Increased physical and occupational therapy leads to decreased hospital readmission for pneumonia patients, researchers report.
Pneumonia—inflammation in the lungs—is a leading cause of hospitalization and death in the United States, even before the COVID-19 pandemic. Up to a third of patients hospitalized for pneumonia die within a year, while others remain weakened or unable to perform everyday tasks.
“We found that as therapy visits increased, the risk of hospital readmission or death decreased,” says Janet Freburger, a professor of physical therapy in the University of Pittsburgh School of Health and Rehabilitation Sciences who led the cohort study of nearly 30,750 discharged patients with pneumonia or influenza-related conditions.
“In some ways, we weren’t surprised. Therapists understand the value and importance of mobility and appropriate discharge planning, so patients don’t have adverse outcomes that could lead to readmission. It was good to see the data support this,” Freburger says.
The patients, who were adults 18 years or older, were discharged from 12 acute care hospitals in Western Pennsylvania, all in the UPMC network. UPMC Health System data was used for the study.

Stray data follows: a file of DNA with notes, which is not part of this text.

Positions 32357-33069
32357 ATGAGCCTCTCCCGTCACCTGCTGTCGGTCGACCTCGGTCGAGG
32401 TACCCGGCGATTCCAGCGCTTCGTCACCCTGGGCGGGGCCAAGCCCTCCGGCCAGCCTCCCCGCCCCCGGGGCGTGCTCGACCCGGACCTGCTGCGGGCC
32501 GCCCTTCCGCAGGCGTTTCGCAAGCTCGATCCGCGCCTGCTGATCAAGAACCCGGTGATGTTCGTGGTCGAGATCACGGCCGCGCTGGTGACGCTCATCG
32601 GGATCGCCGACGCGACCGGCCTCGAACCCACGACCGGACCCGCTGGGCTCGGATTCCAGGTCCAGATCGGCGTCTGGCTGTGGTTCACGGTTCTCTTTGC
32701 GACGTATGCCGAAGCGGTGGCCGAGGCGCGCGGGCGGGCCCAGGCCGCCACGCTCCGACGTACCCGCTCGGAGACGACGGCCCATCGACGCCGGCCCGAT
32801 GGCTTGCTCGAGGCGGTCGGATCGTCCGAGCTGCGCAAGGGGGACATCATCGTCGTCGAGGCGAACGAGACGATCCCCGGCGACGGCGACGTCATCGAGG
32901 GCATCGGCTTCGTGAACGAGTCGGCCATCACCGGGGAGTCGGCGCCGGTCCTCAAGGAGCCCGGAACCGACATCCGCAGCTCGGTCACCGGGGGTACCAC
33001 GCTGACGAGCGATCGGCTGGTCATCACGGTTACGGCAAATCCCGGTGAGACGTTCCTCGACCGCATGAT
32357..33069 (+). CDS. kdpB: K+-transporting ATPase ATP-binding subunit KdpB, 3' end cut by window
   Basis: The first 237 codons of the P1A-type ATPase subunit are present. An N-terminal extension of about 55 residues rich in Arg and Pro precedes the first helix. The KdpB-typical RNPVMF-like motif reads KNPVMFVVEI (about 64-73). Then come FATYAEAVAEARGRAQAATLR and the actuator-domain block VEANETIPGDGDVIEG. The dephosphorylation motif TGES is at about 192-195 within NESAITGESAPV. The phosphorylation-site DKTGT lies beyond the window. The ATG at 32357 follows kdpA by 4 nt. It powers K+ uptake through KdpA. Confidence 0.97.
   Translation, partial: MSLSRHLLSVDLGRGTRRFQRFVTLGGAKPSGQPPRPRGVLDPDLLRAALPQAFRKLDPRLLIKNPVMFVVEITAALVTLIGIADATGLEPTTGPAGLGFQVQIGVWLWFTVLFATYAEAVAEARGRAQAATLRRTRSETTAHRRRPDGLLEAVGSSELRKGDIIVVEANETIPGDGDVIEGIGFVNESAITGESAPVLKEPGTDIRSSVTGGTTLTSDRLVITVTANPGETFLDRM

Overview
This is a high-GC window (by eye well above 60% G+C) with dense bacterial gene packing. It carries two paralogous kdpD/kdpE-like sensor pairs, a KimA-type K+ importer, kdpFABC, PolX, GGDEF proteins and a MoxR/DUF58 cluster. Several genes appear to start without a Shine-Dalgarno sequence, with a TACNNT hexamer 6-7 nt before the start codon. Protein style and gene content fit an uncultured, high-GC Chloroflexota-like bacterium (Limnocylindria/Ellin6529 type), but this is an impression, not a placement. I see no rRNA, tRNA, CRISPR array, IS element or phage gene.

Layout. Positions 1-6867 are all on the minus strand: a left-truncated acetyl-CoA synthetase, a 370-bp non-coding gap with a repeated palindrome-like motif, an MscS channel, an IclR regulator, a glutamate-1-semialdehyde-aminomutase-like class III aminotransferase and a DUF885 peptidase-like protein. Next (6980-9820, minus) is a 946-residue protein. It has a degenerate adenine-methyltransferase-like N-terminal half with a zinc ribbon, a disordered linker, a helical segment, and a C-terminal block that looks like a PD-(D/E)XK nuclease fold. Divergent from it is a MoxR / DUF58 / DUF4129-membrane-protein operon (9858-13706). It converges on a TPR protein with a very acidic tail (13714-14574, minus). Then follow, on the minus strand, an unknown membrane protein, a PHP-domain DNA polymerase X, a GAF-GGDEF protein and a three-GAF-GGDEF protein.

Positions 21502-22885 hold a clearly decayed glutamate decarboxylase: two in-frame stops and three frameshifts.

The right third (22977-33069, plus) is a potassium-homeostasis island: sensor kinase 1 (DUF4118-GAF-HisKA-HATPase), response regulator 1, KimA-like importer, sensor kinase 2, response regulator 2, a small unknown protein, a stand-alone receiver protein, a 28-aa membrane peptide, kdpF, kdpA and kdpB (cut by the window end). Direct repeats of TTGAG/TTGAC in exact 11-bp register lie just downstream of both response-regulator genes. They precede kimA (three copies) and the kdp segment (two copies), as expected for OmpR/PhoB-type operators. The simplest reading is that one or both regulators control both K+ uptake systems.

“We already knew that as therapists we can enhance outcomes for patients, where patients actually thrive after staying with us and not just survive,” says Tracey Euloth, a physical therapist and a regional director of therapy services across the UPMC system.
The research team hopes this study and other related studies will help those who advocate for appropriate therapy dosing in hospital settings.
“There currently isn’t a clinical practice guideline for therapy dosage for pneumonia patients in hospitals,” says Aileen Chou, a graduate student researcher in physical therapy and a coauthor of the study in the Journal of the American Medical Association.
“With this new research, I hope that hospitals can be more confident in how they allocate therapy resources to maximize the patients’ potential,” Chou says.
“Seeing a rehabilitation provider and promoting mobility in the acute care setting is a very positive thing to do. If you are having mobility problems and haven’t seen a therapist, have your doctor make a referral,” Freburger says.
She adds that the team is working with UPMC Health System data to look at stroke patients, different patient populations, and acute care rehabilitation issues as well.
Source: University of Pittsburgh